There is so much to praise about this book. It is atmospheric, bringing to life large swaths of the Middle East. We travel from the streets of ancient Cairo, to the foothills of what is likely Persia, across desserts and great rivers, and finally, into a fully-realized magical realm that seamlessly blends creative magical elements (like bizarre illnesses, strange creatures, and fantastical architecture) alongside traditional, historic middle eastern touches. And Chakraborty has peopled this world with an equally diverse and well-drawn cast of characters. Yes, there are magical beasts, liked winged lions. But there are also various types of humanoid-beings. The djinn are a fire people. There are the rumored Marid, a water people. And, the most powerful of all, a people of the air. Among these, roam the shafit, whose complicated history with the djinn sits at the heart of this story.
This history is perhaps one of the most impressive parts of the story. Not only is it complicated enough that I was still fitting pieces together towards the end of the book (in this case, this is a compliment, as it was complicated for important reasons, not due to poor writing, which is often the case behind lasting confusion), but the author successfully challenges readers at every step to evaluate and re-evalutate and AGAIN re-evalutate who are the heroes and villains in each version of history we hear. And the best part: this is never made clear. I love this nuanced take on storytelling, as I feel it reads the most honest to true history. The stories are told by the winners, and often the winners have contributed their own atrocities to succeed in the first place. And in this book’s case, we have such a long history presented, that the winners of one historic conflict, are the losers of the next. One side is oppressed at one point, only to oppress the other at the next, while that oppressed group now holds the keys to peace going forward. There are no simple “good guys” and “bad guys” in this story. And by the end, I’m firmly rooting for three different characters who all fall on one extreme, the middle, and the other extreme of a very complicated spectrum.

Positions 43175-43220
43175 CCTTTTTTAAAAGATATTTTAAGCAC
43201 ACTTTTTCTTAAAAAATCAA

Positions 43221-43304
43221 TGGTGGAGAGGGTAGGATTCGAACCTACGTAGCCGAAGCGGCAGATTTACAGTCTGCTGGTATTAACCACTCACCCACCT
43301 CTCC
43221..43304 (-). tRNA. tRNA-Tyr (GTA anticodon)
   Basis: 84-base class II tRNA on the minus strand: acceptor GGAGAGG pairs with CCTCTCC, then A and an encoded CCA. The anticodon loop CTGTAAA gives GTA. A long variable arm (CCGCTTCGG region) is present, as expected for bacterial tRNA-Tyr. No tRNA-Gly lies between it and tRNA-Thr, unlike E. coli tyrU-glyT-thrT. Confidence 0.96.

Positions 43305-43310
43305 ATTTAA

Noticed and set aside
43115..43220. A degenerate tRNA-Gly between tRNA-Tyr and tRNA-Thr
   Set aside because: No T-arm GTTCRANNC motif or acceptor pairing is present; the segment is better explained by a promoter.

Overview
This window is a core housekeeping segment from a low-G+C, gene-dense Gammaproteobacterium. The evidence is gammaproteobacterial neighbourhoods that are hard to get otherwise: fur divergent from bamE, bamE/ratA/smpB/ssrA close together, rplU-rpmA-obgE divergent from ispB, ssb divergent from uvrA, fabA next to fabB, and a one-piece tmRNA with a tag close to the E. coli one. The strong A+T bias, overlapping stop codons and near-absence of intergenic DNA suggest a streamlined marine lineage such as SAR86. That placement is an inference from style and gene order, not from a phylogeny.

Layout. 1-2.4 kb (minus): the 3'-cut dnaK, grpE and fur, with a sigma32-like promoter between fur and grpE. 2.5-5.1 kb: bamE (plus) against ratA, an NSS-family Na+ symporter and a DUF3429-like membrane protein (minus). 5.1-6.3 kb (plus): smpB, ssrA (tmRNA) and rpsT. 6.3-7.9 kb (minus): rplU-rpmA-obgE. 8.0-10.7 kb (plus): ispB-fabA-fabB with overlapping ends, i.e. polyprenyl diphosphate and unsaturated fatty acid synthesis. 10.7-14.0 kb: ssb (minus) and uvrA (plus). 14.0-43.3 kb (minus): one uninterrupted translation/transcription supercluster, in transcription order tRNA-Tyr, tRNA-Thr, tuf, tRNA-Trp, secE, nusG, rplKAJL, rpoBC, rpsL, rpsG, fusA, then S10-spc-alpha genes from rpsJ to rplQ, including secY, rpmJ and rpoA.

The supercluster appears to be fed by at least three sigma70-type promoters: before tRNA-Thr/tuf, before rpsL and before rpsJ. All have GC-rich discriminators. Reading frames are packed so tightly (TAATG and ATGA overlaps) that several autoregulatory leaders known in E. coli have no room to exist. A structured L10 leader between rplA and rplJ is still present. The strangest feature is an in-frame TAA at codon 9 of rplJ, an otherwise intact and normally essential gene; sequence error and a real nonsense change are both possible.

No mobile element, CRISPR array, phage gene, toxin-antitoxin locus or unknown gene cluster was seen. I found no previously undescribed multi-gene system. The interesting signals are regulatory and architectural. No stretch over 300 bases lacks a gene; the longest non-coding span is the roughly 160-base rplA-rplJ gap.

And this brings me to my last point. All of this history and world-building is supported by an amazingly strong cast of characters. To support this kind of ongoing conflict that is constantly questioning the morality of one group’s choices or the other, you must have sympathetic and interesting characters to make you care. Nahri is the exact type of heroine I love. She’s well-rounded, has a distinct personality, is sassy, but also knows when to bend, and, importantly, she is flawed. Ali, the second protagonist, is also incredibly strong. He had more work to do as he took me by surprise, but I found myself equally enjoying his earnest and often naive view of the world he lives in and the role he is expected to play. And then lastly, we have Dara, a djinn warrior of legend who befriends and protects Nahri. Even by the end of the story, we’re not sure who exactly this character is. But the sweet romance that begins to develop between him and Nahri is the exact sort of slow burn love story that I like, and I’m curious to see what will happen with this particular character and plot line moving forward.
I honestly can’t recommend this book enough. As I said, I picked this up because it sounded like “The Golem and the Jinni.” Turns out, I loved it even more than that one. For those looking for a smart, complicated, fantasy novel set in a unique environment, definitely check out “The City of Brass.” Now I’ll just frantically stare down the calendar while I wait for the sequel!
Rating 10: The best kind of surprise. I honestly have zero criticisms for this book, and that’s a feat on its own!
Book: “The New Boy (Fear Street #20)” by R.L. Stine
Publishing Info: Simon Pulse, 1994
Where Did I Get This Book: ILL from the library!
Book Description:He stole their hearts…Does he want their lives, too?
What a hunk! When handsome, mysterious Ross Gabriel comes to Shadyside High, all the girls want to date him…even the ones who already have boyfriends! Janie, Eve and Faith go so far as to make a bet…which one of them will he go out with first?